o one likes meetings heading into 2022. If you’ve been around the business community then you’ve likely already picked up on this. Possibly it’s because we’re becoming more reclusive as a society, but for some of us, it comes down to productivity. Meetings can suck away precious time from your workday, which spills into your private life, which spills into protecting your mental health. More and more of us are looking to break free from the unhealthy work weeks cultivated in the past.
In fact, we weren’t the least bit surprised when we read that the 34-year-old female Prime Minister of Finland was doubling down on the 4 day work week in her country. She proposed that the hours worked in a day be cut from 8 hours to 6 hours. Suggesting that work-life balance is more important to citizens than ever before.
“The hustle generation is slowly shifting to the shuffle generation and we aren’t mad about the virtual slowdown.“
There will always be the game changers, disruptors, and other buzzy, buzzword types who want to make you feel as though you aren’t doing enough and that meetings are necessary. However, in 2022 the majority of us are going to be reigning those folks closer into the middle. Especially when time after time, the meeting in question could really be an email.
From the unnecessary preparation required to run a meeting to the unfocused individuals whose only task is avoiding their actual job, we want to share our thoughts on when a meeting is required and when a phone call or email will suffice.
These are some observations about the evolution of the death of the meeting.
Meetings are for people with time to waste
More often than not, my experience tells me that meetings are called by people who don’t know what else to do. They call a meeting to drag out their calendar, and to make it appear that they’re busy. You know the types, they always have a mobile device hanging from an appendage and much like the rabbit in Alice in Wonderland, they’re always professing that they’re late. Not to an important date, but to an important meeting. With all the meetings these types attend it’s a wonder how any actual work gets done. They call meetings to talk about meetings and those are the kind of people the rest of us want to chill.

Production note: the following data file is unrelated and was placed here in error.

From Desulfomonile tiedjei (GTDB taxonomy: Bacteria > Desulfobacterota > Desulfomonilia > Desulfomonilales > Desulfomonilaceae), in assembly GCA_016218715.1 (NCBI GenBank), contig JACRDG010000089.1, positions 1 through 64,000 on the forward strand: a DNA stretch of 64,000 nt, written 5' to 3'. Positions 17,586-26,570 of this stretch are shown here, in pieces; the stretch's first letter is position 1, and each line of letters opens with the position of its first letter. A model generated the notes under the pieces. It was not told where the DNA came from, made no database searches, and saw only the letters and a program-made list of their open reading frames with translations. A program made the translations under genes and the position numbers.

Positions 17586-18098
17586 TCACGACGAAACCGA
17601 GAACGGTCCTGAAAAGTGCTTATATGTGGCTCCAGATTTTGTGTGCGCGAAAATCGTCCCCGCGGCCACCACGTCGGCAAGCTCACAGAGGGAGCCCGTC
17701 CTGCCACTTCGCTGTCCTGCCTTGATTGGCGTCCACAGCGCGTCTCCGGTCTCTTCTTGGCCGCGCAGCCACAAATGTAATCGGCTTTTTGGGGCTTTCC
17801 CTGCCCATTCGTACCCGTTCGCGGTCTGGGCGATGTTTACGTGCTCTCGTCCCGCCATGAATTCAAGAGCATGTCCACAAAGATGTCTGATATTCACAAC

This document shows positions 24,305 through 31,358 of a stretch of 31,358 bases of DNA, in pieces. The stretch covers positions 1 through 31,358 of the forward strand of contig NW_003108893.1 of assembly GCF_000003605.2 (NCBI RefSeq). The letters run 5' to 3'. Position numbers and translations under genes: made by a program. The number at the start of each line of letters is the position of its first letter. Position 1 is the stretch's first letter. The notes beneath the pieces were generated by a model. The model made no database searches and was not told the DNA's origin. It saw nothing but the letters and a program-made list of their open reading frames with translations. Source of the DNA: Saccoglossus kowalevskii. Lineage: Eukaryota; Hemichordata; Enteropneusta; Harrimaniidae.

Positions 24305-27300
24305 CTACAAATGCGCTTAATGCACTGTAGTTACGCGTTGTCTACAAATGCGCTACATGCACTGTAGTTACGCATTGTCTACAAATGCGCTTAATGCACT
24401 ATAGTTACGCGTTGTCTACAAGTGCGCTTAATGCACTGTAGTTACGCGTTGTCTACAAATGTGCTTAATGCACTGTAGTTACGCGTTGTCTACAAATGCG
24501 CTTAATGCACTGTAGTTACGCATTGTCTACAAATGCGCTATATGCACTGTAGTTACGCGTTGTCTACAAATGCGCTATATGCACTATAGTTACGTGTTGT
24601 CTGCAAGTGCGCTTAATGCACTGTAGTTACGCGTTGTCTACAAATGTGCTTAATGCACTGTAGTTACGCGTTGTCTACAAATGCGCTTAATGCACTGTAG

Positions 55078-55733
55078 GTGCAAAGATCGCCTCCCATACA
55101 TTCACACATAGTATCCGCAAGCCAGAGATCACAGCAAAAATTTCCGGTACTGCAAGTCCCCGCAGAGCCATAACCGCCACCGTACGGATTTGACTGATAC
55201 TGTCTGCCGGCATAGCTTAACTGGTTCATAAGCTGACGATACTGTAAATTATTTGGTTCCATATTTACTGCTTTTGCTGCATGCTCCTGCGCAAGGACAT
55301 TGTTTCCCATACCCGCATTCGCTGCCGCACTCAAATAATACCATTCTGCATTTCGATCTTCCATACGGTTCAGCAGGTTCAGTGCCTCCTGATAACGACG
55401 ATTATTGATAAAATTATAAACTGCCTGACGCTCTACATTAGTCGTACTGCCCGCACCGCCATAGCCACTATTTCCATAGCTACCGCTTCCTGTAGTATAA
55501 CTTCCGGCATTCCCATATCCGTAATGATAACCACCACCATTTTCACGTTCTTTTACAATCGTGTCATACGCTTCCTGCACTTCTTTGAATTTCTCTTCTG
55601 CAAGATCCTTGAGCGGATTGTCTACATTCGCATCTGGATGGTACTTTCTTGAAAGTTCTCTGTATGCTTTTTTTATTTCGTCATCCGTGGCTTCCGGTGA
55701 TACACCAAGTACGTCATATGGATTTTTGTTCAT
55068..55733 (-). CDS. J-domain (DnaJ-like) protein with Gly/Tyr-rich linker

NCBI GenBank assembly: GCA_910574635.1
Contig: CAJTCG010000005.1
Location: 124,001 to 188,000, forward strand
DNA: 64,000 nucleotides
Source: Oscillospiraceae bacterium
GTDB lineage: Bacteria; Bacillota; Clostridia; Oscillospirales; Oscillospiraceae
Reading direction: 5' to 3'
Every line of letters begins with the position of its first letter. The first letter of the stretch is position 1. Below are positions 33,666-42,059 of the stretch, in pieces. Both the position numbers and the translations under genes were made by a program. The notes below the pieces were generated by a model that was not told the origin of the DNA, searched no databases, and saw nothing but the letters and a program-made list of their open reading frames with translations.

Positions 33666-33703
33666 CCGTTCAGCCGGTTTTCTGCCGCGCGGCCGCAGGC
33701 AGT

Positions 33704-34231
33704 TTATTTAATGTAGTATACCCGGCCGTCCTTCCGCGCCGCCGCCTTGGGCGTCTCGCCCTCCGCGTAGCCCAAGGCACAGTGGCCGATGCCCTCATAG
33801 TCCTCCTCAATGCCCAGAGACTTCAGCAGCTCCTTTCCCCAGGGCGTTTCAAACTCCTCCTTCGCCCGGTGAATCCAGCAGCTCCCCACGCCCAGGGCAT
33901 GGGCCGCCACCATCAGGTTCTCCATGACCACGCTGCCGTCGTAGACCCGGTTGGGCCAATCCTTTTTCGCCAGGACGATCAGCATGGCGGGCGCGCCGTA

Ask yourself if it can be done in a phone call – even better, an email
Teams and organizations that are organized will have strategies in place to avoid meetings at all costs in 2022. Not only are in-person meetings a risk to personal health (still in a Pandemic over here) but they destroy productivity. We recommend developing a decision matrix based on whether the problem you’re trying to solve requires all hands on deck in person. Questions you might want to ask to arrive at this decision?
Is the information sensitive in nature?
Some things you don’t want in writing. But maybe you can talk about them on a conference call?
Have you thought through the situation you want to meet about?
Just because you haven’t, doesn’t mean that someone else hasn’t. Reach out to the people you want to meet with first to see if your question(s) can be dealt with over the phone or through email. It’s very tempting to want to collaborate when you don’t feel as though you have a clear understanding of a situation. We encourage you to set aside some strategic thinking time in your calendar. Articulate the questions you have on paper and often times that will give you a clear understanding of the tasks at hand. That way you won’t waste your colleague’s time with inefficiencies.
Do you need outside input to make progress on your project?
If you’re a home builder, trade, or sometimes even a designer you might need to physically be on-site to examine things. Make sure that a picture won’t suffice before you call in the calvary for a site visit. Sometimes a lot of leg work can be done through a visual. Remember, a picture speaks a thousand words.
Stop rushing and putting unrealistic time constraints on projects
If we can collectively slow the roll, then I think we will be better off as a community. Stop with the expectation that as soon as you receive correspondence that you have to immediately respond with a hyper-focused answer. Slow down, schedule some time for yourself to answer. My suggestion is to always reply to a customer indicating you have received their correspondence. I let them know that I will review and respond when I have had sufficient time to provide in-depth and thoughtful feedback. This in itself helps to stave off the need for an in-person conversation.
Overall, meetings are dying in popularity, partially due to Covid and the fact that many people are working from home and partially because of people like us who discourage them wherever possible.
Gone are the days of wasted time. I would much rather take off after 6 hours of productive work than be forced to include 2 hours dedicated to one meeting because when you add up the time involved for one silly meeting it chews into your day like a puppy with a shoe.
Superfluous time wasted on meetings:
- Commute time back and forth if the meeting is off-site
- Parking time
- Waiting for everyone to arrive at the meeting on time
- Drink and/or snack distribution
- Pleasantry and nicety exchanges (talk about the weather, the kids etc)
- Off-topic ramblings of the one person at every meeting with main character syndrome
- Actual time spent on the task at hand
- Closing pleasantries
- Chasing down everyone from the meeting to see if they followed through
- Calling another meeting to follow up on the meeting because – meetings
Consider this when you head into 2022. Are you going to be a meeting caller or are you going to get productive? Organize and schedule yourself OUT of meetings in 2002, you’ll be happier for it!
Get in touch if you want to learn more about our process!